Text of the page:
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Investing in Human Capital for a Resilient Recovery : The Role of Public Finance



Human Capital: Financing to Protect People and Invest in the Future

A new World Bank report considers the role of public finance to build, protect and utilize human capital as countries seek to recover from the COVID-19 (coronavirus) crisis and lay a foundation for inclusive, resilient and sustainable development.

COVID-19 unleashed a global health emergency and an unprecedented economic crisis. Against the backdrop of the most severe global recession in decades, the crisis threatens to erase a decade of progress in hard won human capital gains.

Unless addressed with decisive investments, the scars of the COVID-19 shock on human capital and future productivity could become permanent.

Public finance has a critical role to play in restoring and building human capital, first as a response to the COVID crisis and second as a central element in a green, resilient, and inclusive recovery.

Partnerships are needed between staff and institutions working on human capital and public finance to ensure the adequacy and efficiency of human capital financing. This calls for a whole of government approach within countries and a renewed commitment to global partnerships.    

A new World Bank report: Investing in Human Capital for a Resilient Recovery: The Role of Public Finance highlights recent innovations and illustrates actionable steps for the short term as well as directions for the longer term, by country context, with the overarching objective of supporting a resilient recovery.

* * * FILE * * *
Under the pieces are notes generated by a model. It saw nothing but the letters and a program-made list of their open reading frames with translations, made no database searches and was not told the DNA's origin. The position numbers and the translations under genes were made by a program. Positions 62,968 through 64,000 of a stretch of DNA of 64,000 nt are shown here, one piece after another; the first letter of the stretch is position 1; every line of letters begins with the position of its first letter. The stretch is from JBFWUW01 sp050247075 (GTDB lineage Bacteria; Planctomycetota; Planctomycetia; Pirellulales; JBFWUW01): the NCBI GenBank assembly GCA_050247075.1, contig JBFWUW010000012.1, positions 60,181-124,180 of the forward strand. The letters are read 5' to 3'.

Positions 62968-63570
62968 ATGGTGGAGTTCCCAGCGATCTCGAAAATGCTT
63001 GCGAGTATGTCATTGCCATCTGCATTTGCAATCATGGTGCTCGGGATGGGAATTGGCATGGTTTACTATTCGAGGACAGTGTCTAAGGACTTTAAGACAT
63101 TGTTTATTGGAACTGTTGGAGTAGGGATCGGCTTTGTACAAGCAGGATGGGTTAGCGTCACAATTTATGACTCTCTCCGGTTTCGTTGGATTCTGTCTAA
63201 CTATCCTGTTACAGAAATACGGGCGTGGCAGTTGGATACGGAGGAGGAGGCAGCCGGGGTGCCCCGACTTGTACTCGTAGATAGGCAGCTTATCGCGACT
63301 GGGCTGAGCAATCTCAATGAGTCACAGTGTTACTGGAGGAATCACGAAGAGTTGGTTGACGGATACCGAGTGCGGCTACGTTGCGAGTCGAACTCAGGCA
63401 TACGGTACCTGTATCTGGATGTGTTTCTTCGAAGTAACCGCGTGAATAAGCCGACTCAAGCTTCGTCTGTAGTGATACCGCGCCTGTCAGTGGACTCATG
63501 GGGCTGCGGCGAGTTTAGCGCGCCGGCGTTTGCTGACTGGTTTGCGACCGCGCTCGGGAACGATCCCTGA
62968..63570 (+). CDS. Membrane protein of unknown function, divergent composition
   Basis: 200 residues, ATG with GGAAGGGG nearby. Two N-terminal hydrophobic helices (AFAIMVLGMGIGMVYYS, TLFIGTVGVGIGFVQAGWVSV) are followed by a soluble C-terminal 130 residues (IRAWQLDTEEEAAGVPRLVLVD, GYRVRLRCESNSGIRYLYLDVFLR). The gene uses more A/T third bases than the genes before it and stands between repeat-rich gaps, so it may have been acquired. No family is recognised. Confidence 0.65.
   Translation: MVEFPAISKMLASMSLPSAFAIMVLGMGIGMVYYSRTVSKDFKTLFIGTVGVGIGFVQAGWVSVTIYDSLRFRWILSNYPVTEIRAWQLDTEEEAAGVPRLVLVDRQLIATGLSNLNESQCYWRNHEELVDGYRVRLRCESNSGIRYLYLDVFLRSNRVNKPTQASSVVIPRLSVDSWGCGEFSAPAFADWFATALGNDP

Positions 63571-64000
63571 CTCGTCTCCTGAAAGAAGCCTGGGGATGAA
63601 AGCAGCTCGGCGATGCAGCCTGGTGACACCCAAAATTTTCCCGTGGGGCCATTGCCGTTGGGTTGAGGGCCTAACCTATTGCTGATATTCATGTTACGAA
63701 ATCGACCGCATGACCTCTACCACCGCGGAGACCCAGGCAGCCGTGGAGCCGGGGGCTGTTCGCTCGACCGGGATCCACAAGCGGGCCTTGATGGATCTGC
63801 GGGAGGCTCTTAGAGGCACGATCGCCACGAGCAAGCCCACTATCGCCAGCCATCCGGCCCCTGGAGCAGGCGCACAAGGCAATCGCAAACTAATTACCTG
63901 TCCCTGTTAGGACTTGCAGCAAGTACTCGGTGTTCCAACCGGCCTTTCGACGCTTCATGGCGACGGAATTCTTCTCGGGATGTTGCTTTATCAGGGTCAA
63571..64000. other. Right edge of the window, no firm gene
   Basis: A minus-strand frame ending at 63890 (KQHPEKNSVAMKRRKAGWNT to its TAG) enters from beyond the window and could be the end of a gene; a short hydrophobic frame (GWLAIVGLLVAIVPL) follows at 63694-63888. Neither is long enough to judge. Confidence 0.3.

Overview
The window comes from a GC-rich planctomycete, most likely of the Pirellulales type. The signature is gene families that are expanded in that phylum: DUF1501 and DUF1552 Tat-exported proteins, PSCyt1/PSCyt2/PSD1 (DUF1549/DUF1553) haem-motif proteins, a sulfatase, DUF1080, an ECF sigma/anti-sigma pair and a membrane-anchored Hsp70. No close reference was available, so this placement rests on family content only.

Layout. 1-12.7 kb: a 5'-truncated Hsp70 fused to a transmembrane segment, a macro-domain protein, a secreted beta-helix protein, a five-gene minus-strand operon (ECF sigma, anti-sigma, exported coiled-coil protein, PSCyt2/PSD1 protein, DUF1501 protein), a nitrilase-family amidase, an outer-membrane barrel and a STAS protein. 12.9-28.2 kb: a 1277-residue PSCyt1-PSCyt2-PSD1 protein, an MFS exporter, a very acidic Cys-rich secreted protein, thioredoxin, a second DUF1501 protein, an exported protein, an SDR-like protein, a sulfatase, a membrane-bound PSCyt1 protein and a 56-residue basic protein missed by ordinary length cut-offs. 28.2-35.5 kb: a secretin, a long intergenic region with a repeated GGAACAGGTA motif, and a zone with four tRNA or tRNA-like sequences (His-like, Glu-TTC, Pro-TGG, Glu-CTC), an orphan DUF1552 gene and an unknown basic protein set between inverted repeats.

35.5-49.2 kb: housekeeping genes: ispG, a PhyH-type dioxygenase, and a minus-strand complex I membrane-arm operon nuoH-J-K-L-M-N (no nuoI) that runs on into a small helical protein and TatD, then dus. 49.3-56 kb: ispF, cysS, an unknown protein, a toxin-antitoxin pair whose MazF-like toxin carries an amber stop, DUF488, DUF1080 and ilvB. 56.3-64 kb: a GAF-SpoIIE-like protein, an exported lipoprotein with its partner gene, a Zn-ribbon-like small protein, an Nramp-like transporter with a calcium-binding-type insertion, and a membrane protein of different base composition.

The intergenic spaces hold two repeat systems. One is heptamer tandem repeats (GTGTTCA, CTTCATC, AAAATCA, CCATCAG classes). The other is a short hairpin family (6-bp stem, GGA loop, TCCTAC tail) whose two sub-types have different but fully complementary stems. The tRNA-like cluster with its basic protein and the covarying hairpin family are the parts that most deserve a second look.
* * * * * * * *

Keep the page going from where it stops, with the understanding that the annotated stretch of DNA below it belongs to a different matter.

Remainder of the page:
• Addressing the COVID crisis calls for ensuring the adequacy, efficiency, and sustainability of public spending on human capital, especially during fiscal tightening.
  • Strengthening governance and service delivery is critical to ensuring value for money and an impact on human capital outcomes.
  • Securing resources for human capital involves placing human capital outcomes at the center of the budget process and prioritizing expenditures that contribute to human capital accumulation and utilization.
  • Fiscal space needs to be expanded. We are calling for not only raising domestic revenues, but also engaging in debt restructuring, debt relief and planning for future crisis.
  • Protecting and investing in people is central to green, resilient, and inclusive development.
  • A durable recovery hinges on restoring human capital, while improving services and systems through investments and innovation, even during periods of fiscal tightening.


Securing the necessary resources involves placing human capital outcomes at the center of the budget process and prioritizing spending that benefits people.

The immediate priorities are:

  • Restoring health and strengthening health systems
  • Protecting children from malnutrition and other harm
  • Bringing students back to school and recovering learning losses, and
  • Supporting job opportunities

Sustained recovery depends on improving systems to achieve:

  • Universal health coverage
  • Early childhood development
  • Learning and skills development linked to job market needs
  • Adaptive social protection, and
  • Women’s economic empowerment

To do this, fiscal space needs to be expanded through raising domestic revenues and through debt restructuring and relief.

We must recommit to helping every person achieve their potential, through investing more in their human capital.